Niederhagen was the smallest camp in the Nazi empire, housing Soviet POWs, captured foreign workers and the largest concentration of incarcerated Jehovah’s Witnesses in the prison system. Of the 3,900 who passed through the gates of Niederhagen, 1,285 died of typhus and a further 56 were executed. The camp was disbanded in 1943 and the remaining prisoners were sent to nearby Buchenwald.

Construction is cancelled

Work ground to a halt on Wewelsburg in 1943 when all resources were redirected to the war effort. A room above the Obergruppenführersaal that would have been a meeting room for SS-Gruppenführers never got off the drawing board, and the rooms below were left unfinished. Himmler’s grand plan for a Nazi version of Camelot was never realised.

Hitler committed suicide in April 1945, and Himmler followed suit a month later after being captured by the Allies.

After the war, Wewelsburg became a museum and a youth hostel. A memorial was erected in 2000 honouring the dead from the Niederhagen concentration camp. In 2010, a museum telling the story of the SS occupation of Wewelsburg was added and it now attracts visitors from around the world, all eager to learn the history of the castle that Himmler dreamed would one day be known as the ‘Centre of the World’.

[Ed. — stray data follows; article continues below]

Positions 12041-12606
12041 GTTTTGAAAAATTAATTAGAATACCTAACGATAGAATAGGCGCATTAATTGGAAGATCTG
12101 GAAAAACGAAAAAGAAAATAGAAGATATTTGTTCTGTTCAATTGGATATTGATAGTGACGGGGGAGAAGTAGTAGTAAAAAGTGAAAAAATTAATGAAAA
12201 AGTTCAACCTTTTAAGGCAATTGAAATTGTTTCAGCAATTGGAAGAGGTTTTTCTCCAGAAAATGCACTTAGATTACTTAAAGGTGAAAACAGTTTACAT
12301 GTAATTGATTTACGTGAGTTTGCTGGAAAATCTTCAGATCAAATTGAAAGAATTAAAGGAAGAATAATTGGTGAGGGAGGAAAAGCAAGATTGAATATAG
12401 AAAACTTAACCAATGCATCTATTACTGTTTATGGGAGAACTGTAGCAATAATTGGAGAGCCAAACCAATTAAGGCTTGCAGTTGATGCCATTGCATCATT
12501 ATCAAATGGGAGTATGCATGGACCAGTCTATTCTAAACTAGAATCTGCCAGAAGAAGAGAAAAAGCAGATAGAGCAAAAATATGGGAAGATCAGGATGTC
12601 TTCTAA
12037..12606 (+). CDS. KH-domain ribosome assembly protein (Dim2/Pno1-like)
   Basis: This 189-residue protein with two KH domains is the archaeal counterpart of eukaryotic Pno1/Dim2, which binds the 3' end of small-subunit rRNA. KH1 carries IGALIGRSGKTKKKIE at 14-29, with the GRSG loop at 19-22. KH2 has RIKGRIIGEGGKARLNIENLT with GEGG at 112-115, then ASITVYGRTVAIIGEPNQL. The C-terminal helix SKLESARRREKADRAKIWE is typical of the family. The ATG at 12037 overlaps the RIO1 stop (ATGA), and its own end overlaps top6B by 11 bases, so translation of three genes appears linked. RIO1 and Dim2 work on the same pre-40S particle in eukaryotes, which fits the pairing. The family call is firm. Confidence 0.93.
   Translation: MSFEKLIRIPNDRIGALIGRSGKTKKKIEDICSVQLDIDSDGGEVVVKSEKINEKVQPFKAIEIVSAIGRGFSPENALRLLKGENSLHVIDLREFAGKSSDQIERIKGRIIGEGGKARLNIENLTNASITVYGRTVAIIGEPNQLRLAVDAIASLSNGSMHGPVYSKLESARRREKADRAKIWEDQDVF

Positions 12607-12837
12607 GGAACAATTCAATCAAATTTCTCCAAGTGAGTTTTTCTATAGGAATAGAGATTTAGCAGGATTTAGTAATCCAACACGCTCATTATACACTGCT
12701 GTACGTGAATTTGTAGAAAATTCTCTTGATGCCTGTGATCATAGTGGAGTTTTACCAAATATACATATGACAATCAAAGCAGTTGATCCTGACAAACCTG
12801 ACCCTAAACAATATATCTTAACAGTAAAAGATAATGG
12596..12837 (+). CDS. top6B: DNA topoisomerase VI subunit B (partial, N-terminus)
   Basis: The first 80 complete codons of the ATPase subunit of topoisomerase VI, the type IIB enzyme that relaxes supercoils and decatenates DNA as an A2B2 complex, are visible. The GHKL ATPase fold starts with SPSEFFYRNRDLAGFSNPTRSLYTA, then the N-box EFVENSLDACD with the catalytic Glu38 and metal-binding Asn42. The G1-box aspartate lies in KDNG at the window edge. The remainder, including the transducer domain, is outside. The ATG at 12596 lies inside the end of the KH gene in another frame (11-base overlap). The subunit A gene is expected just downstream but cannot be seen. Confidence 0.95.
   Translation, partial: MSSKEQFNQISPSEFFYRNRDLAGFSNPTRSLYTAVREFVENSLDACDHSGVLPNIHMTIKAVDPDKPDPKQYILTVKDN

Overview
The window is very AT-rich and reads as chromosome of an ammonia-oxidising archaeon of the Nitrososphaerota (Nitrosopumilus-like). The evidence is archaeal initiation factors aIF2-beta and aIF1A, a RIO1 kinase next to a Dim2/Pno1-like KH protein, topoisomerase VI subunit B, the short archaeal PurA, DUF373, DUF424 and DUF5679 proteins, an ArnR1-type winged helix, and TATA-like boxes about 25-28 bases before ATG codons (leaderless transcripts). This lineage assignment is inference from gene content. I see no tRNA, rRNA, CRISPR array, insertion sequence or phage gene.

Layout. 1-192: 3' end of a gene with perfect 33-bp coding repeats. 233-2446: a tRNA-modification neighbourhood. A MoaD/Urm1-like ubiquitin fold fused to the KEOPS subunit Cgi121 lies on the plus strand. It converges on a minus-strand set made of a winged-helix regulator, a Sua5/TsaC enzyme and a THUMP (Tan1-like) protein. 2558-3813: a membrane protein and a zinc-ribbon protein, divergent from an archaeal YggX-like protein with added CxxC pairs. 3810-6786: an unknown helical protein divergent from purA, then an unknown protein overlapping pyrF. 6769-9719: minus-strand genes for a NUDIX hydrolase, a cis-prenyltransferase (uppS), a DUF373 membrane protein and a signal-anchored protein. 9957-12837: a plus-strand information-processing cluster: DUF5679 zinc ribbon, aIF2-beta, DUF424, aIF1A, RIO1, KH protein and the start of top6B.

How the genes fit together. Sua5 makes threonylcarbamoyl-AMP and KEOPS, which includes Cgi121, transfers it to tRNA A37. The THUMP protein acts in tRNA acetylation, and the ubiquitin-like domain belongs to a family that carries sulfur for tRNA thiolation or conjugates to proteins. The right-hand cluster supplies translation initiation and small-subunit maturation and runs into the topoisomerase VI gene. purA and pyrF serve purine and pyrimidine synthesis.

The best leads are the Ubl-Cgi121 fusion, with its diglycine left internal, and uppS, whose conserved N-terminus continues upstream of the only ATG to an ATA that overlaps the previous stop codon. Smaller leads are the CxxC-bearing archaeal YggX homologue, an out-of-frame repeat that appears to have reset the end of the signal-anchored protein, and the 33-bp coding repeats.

Interesting facts about Wewelsburg

  • At some stage during the 1930s, Himmler had a secret safe built into the west tower of the castle. Despite numerous attempts to locate it, the safe has never been found and its contents remain a mystery.
  • Himmler banned anyone from visiting the castle without permission in 1935. In 1939, he ordered that nothing could be published about the castle, adding to its air of mystery.
  • The castle was to house all Death’s Head Rings of deceased SS-men and officers in a special chest. Rather than ending up in Wewelsburg, an estimated 11,500 rings - issued as a personal gift by Himmler himself - disappeared after the war.
  • In the dying days of the war in Europe, Himmler ordered the destruction of Wewelsburg. The American Third Army Division seized the castle before Himmler’s order could be carried out.